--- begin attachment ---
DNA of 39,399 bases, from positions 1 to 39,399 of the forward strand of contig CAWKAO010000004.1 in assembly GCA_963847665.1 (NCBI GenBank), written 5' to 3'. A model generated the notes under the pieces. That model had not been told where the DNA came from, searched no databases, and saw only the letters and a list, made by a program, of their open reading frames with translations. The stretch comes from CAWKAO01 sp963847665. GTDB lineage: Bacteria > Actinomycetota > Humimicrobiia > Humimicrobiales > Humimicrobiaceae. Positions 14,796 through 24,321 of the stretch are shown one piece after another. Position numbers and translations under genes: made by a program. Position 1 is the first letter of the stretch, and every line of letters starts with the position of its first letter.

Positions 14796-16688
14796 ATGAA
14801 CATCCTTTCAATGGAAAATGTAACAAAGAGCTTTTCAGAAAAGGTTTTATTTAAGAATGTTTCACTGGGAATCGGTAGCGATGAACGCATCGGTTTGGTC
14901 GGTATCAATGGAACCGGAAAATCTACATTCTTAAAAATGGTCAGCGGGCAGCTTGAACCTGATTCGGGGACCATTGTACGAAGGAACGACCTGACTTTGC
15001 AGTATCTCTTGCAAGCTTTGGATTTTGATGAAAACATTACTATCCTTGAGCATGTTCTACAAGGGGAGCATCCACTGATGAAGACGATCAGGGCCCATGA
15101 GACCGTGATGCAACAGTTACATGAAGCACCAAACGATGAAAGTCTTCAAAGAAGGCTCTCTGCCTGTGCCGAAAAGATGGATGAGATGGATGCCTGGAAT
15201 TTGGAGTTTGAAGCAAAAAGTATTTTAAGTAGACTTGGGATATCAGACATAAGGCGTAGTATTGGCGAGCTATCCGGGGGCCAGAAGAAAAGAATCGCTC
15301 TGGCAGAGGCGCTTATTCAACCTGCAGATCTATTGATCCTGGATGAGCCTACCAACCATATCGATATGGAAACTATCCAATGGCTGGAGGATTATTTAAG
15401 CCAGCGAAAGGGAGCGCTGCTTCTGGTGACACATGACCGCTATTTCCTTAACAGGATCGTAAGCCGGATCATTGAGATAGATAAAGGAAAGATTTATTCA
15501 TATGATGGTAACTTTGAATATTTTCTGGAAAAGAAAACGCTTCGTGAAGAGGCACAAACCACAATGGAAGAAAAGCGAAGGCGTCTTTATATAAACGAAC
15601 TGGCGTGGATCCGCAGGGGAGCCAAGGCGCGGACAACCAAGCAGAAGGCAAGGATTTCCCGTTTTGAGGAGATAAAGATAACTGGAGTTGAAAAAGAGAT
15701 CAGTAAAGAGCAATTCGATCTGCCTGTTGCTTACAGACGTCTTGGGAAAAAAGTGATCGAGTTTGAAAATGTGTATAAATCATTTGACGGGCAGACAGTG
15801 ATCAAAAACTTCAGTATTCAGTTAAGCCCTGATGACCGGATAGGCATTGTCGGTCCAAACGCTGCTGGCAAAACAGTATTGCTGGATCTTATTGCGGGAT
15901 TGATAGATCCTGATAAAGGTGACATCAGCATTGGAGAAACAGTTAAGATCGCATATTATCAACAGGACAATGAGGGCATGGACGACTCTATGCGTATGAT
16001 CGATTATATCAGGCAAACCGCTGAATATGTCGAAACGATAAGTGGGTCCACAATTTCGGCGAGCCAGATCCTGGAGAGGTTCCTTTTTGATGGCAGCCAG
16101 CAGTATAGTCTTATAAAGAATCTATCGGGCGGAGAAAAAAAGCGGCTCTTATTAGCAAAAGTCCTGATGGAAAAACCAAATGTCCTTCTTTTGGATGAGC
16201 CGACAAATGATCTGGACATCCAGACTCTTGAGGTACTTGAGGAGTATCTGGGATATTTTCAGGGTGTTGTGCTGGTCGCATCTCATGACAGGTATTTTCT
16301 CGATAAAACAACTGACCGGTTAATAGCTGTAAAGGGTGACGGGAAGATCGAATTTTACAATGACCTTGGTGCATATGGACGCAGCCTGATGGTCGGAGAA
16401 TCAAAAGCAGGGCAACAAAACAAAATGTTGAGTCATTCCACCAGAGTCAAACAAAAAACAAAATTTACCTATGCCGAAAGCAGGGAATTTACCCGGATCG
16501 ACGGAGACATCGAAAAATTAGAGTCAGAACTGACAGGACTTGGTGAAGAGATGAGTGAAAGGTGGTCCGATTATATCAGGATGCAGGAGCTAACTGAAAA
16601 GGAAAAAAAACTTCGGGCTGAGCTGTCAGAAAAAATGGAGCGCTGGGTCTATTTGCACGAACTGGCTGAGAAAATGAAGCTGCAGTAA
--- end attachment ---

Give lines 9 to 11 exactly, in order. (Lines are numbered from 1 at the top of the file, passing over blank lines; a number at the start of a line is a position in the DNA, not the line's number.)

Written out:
15301 TGGCAGAGGCGCTTATTCAACCTGCAGATCTATTGATCCTGGATGAGCCTACCAACCATATCGATATGGAAACTATCCAATGGCTGGAGGATTATTTAAG
15401 CCAGCGAAAGGGAGCGCTGCTTCTGGTGACACATGACCGCTATTTCCTTAACAGGATCGTAAGCCGGATCATTGAGATAGATAAAGGAAAGATTTATTCA
15501 TATGATGGTAACTTTGAATATTTTCTGGAAAAGAAAACGCTTCGTGAAGAGGCACAAACCACAATGGAAGAAAAGCGAAGGCGTCTTTATATAAACGAAC